User:-sche/English terms of Native American origin

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The lists of verified terms have been moved to appendices; click the link below. This list is now a workshop of terms which have not yet been verified. An asterisk next to a spelling indicates I either cannot attest the spelling or doubt that it is normalised; it does not necessarily mean I doubt the existence of the word (in some cases, the word may be attested in that spelling!).


Appendix:English terms of Native American origin

cleanup, check etymons[edit]

The following already listed words are assumed to be Native American, but no specific etymon is known:

  • Algonquian, language or etymon unclear: pokelogan, macock, maracock, scuppernong, squeteague, suckanhock, togue, wapato; pauhagen, poghaden; chinquapin (chinkapin), chum (fishing sense), werowance, werowansqua.
  • Algonquian, etymon and language known, spelling (of etymon) to be checked: cohosh (Penobscot *kkwὰhas), tumpline (from tump (from mattump, metomp?); Penobscot *mádûmbí? Algonquian *mat-a-pey); most Powhatan words.
  • check that this Ojibwe word exists: siscowetOjibwe siscowet (cooks itself)


FWH: German.—Some of the Indian tongues have special words for 'German.' The Chippewa term is Anima, a modification of the French Allemand, introduced by traders or missionaries. [...] From the French comes also the Micmak Alma. The Sauk and Fox have Tŭch(î|í)a, from 'Dutch.' In Klamath the term for 'German' is Detchmal, while in the Modoc dialect of the Lutuamian stock the name applied to the German settler is muni tchuleks gitko, 'thickset fellow' [...]. A Blackfoot word for 'German' is kistappekwan. The Creek name for a German, according to Adair (Am. Inds., 66, 1775), was yah yah algeh, 'those whose talk was ja ja.'

not listed[edit]

User:-sche/English dictionary-only terms of Native American origin

Deriving the following terms from Native American languages is unsubstantiated:

  • killhag — (in Maine:) "wooden trap (used by hunters)" — (no etymon is known)
  • 1864, in the Bradford Times; quoted in 1872 in Americanisms; the English of the New world, page 21:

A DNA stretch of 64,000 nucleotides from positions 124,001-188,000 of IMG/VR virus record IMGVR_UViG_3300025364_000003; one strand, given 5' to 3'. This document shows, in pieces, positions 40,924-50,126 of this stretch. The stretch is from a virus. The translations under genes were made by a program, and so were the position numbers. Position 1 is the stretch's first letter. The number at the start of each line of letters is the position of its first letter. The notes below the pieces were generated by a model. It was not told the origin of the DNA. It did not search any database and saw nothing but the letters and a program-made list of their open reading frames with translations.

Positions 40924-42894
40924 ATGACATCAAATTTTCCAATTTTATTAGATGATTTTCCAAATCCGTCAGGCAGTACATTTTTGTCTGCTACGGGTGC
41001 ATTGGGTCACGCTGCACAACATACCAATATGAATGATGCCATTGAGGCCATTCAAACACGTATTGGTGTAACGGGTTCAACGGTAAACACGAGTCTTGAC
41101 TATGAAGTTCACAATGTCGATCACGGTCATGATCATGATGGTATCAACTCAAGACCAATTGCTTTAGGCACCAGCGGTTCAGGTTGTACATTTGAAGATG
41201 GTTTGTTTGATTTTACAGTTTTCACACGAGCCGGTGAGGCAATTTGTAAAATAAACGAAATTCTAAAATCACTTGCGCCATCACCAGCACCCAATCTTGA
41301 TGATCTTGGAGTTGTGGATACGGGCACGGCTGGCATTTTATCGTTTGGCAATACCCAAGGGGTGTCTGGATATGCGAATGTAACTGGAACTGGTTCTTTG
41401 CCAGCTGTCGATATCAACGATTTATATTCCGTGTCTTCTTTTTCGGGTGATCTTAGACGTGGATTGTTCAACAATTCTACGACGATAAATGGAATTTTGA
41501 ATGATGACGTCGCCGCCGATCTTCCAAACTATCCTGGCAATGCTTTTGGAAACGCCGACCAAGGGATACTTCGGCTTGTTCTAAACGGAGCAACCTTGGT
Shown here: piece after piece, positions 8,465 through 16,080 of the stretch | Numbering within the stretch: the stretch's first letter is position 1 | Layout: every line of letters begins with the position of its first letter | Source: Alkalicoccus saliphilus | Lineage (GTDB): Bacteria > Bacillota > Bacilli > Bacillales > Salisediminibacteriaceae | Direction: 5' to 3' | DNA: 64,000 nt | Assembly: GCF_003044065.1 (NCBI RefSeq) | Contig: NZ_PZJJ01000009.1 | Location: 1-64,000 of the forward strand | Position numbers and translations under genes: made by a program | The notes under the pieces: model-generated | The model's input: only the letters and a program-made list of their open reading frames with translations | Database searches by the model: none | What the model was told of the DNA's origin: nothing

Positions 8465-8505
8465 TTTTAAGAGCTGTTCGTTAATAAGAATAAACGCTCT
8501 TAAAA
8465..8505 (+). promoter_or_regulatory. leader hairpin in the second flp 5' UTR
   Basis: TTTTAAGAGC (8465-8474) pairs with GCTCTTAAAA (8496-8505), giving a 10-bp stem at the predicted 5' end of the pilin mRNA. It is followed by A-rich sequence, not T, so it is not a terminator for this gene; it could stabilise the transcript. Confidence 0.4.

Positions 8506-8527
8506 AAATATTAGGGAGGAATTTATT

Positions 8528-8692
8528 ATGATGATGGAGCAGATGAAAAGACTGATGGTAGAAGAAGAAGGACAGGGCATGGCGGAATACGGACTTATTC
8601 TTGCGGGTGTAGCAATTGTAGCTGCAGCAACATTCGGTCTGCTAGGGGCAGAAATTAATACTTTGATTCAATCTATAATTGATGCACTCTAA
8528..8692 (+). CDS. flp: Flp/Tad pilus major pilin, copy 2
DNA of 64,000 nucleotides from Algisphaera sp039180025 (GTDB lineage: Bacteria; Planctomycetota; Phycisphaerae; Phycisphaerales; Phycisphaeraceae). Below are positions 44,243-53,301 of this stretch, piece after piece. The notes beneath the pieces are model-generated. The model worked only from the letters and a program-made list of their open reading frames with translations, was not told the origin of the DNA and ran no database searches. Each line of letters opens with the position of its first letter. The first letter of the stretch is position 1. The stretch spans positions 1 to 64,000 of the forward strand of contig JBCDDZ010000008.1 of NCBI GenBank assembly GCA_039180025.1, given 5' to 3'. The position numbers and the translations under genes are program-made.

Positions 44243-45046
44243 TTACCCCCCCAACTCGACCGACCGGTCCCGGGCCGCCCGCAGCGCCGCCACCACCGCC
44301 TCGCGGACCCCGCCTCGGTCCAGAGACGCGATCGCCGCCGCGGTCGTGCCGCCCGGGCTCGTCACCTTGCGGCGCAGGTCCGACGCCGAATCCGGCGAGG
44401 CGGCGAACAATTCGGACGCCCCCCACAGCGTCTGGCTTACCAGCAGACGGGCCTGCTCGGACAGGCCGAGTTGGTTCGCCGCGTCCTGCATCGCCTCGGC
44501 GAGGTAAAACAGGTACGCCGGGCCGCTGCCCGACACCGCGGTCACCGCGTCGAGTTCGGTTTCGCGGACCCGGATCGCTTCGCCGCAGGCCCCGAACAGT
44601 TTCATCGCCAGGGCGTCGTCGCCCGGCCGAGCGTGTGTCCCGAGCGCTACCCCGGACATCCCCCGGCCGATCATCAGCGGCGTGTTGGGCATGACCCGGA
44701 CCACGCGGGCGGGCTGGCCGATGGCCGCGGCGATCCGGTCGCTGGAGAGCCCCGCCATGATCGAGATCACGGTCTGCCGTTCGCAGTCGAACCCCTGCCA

The first furs were brought into town yesterday, and already a number of Killhags have been put up everywhere.
research these further
  • chihuahua — "particular small dog" — (from the name of the Mexican state) of unclear origin; perhaps from Nahuatl
  • marijuana — "cannabis" — (from Mexican Spanish marihuana, mariguana, of unknown origin; some authorities suggest Nahuatl mallihuan (prisoner) as a possibility}
  • caucus — "meeting, especially a preliminary meeting, of persons belonging to a party, to nominate candidates for public office, or to select delegates to a nominating convention, or to confer regarding measures of party policy; a political primary meeting", "grouping of all the members of a legislature from the same party", (as a verb:) "to meet in such a grouping" — perhaps from an eastern North American language; compare "cockarouse"
  • punk — "material used as tinder for lighting fires", "bottom in a male-male sexual relationship", "(member of a) social and musical movement rooted in rebelling against the established order", "juvenile troublemaker" — perhaps from English spunk (tinder), funk (rotten wood), or perhaps from Unami punkw (dust) (all other senses derive, in any case, by extension of the word for rotten wood to anything worthless)

not yet checked[edit]

Attested, possibly Native American words:

is this attested?

Probably unattested, definitely Native American words:

'worraneag'; 'wallaneag', 'woolaneag' (Nipmuck) (fisher or pekan; or some quadruped); 'warraneag', 'woollaneag'; 'wailaneag'; 'wullaneg' (all from Abenaki wulanikw)

Check definition and attestation:

regarding "suckauhock" : suckampeag is said to be a Massachusett word for "black shells"
wampum is said to be made of metauhock : periwinkle (Pyrula); suck- is made of poquahock, poquauhock
Long Island was called Sewanhacky (land of sewan) or Mattauwack (according to W. W. Tooker from Meht-anaw-ack, land of periwinkles)

probably North American[edit]

  • cockarouse, cockerouse — "(Virginian Algonquian) leader, counselor, important person" — from Virginian Algonquian (i.e. Powhatan) *cawcawwassough ("elder, adviser") (also possibly the source of "caucus"); compare Tapehanek (Tappahannock) / Quioucohanock (Quiyoughcohannock) *kakarusu ("he speaks at some length")
    "cockarouse" has remained in use post-2000, though it is rare; "cockerouse" seems especially to have acquired the more general meaning "person of quality (or wealth or importance)"
  • kennebunker (or: Kennebunker?) — "valise, container for clothes (taken by lumberjacks into the woods)" — from the placename Kennebunk, from an Algonquian language (two derivations have been suggested: a root meaning "snake" and a root meaning "bay, body of still water")